Bully ball. That was the motto that came out of Saturday’s 35-14 domination that Notre Dame put on fourth ranked Clemson. From start to finish, there wasn’t any doubt, from the players to the fans, to anyone watching the game, who was the better team that night. The Irish were able to impose their will in all three aspects of the game – offense, defense, and special teams. To go along with an incredible on-field performance, the atmosphere inside Notre Dame Stadium was the best that I can remember going back quite some years. A true homefield advantage was created and it was evident that the Notre Dame players were feeding off of it all night. Not only was this the biggest win to date of the Marcus Freeman era, it also marked the 27th straight regular season victory over ACC opponents for the Irish.
This game was not only significant as a potential indicator as to how the rest of Notre Dame’s season could play out, but it was also a massive confidence builder for the players and coaching staff. I have been critical of Tommy Rees’s gameplan and play calling in previous articles, but I thought that just about everything called against Clemson was great. The Irish run game was working all night and it even helped set up some open passes to get Pyne more comfortable looking downfield. The perfect example was Michael Mayer’s touchdown catch; on a run-heavy possession for the Irish, the passing game was able to find success as Clemson had the box loaded, leaving minimal accountability for Mayer sneaking into the open field. As the Tigers (and all defenses for that matter) put so much attention on shutting down Mayer in the pass game, their all-in focus on defending the run set up that beautiful touchdown reception. Further congratulations to Michael Mayer are due for now holding another of Notre Dame’s tight end records – and as Irish fans, we know what an accomplishment that is, given the tight end talent that has come through this program.
Defensively, the Irish seemed to have an answer for anything and everything that the Tigers wanted to throw their way. Clemson was held to 191 passing yards and only 90 rushing yards, none of which came very easily. To go along with that, the Irish came up with two interceptions, one of which was returned for a touchdown, and another punt block – again, returned for a touchdown. On the defensive side of the ball, true Freshman corner back Benjamin Morrison played the game of his life. It was evident that the Tigers were looking to attack the lack of experience that Morrison had at the collegiate level and boy, was that a mistake. Looking at the blocked put as well, Notre Dame special teams coordinator, Brian Mason, has this unit absolutely rolling. It has been a long time since I can remember being excited about an Irish special teams unit and after racking up their sixth blocked punt of the season, Mason has proven to be one of my favorite coaching hires from this past off-season. I could go on and on about all the positive takeaways from Notre Dame’s performance against Clemson; it was the most complete football game that I have seen from this team all year and if they are able to not only replicate this, but build on it as well, the Irish could be a dangerous team down the stretch.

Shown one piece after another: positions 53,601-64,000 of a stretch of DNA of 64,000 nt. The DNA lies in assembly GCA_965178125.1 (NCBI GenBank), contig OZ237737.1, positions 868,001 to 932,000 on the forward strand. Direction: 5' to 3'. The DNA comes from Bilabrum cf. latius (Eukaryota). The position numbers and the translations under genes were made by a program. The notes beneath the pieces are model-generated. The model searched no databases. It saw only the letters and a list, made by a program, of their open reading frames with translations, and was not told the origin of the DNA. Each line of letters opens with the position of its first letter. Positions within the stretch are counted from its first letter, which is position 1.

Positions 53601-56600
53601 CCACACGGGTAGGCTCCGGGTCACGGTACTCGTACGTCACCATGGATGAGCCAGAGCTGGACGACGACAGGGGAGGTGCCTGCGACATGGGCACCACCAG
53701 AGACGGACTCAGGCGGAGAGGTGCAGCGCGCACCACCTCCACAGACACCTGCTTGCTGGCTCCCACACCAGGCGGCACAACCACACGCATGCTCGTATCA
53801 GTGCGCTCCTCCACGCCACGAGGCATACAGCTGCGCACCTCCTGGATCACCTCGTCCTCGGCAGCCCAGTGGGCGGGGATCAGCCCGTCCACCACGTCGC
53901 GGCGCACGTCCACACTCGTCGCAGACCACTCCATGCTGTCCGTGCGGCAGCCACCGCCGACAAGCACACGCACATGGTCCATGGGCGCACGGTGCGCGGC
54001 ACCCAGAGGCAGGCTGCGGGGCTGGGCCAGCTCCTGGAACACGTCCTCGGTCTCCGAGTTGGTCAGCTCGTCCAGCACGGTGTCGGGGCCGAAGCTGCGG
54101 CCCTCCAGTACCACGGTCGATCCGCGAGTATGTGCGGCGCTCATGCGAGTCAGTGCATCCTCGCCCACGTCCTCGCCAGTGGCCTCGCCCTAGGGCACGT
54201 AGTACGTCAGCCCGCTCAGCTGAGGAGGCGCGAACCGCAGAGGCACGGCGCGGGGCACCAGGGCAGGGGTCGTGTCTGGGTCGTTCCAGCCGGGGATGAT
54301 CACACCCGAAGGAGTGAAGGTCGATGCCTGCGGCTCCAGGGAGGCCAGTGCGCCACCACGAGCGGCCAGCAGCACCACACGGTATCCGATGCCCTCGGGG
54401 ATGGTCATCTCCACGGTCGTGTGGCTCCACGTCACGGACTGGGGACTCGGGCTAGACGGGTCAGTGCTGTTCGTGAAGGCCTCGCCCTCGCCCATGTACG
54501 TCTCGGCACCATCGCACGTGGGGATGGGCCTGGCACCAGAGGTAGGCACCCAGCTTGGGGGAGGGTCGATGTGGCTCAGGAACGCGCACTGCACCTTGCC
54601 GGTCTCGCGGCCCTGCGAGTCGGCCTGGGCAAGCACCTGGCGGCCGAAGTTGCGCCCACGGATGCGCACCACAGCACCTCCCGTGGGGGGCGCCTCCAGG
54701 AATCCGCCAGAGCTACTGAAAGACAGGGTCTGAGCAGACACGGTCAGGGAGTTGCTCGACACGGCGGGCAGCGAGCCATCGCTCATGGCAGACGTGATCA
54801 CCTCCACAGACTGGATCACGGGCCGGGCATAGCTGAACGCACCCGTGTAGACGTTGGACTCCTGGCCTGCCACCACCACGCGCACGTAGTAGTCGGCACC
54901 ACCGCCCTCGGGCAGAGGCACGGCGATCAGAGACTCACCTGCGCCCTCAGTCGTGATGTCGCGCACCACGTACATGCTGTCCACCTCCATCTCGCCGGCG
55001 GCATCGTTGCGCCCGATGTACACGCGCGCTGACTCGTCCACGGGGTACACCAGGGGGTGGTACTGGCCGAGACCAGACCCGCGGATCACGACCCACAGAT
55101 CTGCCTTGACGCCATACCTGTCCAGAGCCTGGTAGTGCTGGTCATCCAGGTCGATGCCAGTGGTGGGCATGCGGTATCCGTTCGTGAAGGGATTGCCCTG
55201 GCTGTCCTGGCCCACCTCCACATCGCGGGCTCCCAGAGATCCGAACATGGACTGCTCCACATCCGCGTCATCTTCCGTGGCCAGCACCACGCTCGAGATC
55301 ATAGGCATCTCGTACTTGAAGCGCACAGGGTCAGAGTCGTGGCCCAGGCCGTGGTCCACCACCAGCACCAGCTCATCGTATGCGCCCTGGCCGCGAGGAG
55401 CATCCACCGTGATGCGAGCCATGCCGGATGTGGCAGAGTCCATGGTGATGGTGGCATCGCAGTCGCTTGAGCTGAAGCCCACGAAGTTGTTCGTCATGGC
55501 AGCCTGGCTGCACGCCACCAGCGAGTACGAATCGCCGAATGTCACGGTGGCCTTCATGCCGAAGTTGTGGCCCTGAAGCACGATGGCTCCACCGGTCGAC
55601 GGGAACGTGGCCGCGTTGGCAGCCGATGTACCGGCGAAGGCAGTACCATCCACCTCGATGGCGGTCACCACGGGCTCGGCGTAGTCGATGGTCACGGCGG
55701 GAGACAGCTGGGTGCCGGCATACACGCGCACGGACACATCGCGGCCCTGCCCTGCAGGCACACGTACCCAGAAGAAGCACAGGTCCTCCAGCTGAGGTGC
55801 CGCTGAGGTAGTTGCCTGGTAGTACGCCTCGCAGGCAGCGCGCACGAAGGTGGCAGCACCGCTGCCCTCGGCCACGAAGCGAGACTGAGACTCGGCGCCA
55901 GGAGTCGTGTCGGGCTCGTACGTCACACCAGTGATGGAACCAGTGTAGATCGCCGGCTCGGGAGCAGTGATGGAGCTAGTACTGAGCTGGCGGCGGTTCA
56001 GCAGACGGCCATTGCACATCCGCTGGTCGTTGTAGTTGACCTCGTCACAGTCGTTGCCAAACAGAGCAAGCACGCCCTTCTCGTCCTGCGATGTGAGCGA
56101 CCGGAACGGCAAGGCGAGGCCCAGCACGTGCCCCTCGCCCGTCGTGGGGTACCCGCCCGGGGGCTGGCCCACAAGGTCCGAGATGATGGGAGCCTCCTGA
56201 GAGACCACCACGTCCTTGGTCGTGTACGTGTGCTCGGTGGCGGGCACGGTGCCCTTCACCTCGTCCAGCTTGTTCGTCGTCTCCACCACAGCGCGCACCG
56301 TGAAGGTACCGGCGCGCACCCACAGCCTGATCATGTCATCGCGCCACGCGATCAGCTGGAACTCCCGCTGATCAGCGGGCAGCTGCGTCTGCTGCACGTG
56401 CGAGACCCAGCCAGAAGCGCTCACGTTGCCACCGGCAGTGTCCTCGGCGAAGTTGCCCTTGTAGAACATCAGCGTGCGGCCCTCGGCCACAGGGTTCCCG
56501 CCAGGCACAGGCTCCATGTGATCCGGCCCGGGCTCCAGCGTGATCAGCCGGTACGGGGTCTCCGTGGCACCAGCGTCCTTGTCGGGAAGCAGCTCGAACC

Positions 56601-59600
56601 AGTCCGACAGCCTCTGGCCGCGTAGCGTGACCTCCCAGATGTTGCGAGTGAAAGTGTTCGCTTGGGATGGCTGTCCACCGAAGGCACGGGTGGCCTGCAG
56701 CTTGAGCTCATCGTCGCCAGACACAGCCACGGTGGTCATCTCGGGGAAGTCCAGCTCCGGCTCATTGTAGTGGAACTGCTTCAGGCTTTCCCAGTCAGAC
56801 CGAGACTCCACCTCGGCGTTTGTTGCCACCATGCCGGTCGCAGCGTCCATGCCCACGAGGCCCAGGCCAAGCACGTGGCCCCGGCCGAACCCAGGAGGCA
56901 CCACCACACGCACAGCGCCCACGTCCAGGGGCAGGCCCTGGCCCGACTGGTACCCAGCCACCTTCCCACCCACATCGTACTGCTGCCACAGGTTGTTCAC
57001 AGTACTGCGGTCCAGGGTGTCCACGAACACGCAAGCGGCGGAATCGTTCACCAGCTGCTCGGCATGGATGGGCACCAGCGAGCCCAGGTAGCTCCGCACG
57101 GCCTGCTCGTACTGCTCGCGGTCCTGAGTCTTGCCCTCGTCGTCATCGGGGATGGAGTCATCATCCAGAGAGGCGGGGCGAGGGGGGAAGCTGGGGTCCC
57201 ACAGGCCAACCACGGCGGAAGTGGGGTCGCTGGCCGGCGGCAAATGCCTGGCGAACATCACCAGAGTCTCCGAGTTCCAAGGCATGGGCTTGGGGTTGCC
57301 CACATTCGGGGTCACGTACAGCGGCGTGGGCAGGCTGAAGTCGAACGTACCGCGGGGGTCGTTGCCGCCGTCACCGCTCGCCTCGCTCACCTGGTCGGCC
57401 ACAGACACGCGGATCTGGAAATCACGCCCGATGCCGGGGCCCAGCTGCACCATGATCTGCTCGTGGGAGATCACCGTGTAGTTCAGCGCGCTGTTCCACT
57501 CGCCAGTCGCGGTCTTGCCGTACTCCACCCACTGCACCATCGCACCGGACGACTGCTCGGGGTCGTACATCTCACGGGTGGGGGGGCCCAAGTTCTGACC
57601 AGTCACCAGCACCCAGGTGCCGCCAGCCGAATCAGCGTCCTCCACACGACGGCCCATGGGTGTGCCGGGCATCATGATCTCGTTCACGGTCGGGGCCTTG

As Notre Dame’s play has been “Jekyll-and-Hyde-esque” this season, you could tell that the team was feeding off the coaching staff’s energy and focus for Clemson. A mark of a mature football team though is not playing so up and down based on the opponent in which they are lining up across. The Irish have risen to the task in the larger games this year – North Carolina, Syracuse, Clemson – but have also fallen short against inferior opponents – Marshall and Stanford. Coming off the emotional high of beating a playoff-contending team, how will Notre Dame respond in the upcoming weeks when having to take on a 3-6 Navy and a 2-7 Boston College?
After traveling to Baltimore, Maryland, the Irish will face a three-win Midshipmen team led by longtime head coach, Ken Niumatalolo. A team averaging a touch over 22 points per game, this marks the week in which the Irish defense will have to face the triple option. In this run heavy offense, Navy as a team, is averaging right around four yards per carry on the season and have tallied up 17 touchdowns on the ground through their first nine games. Although this offensive scheme is unique and can give opposing defenses fits, it is actually Navy’s defense that is the strength of their program.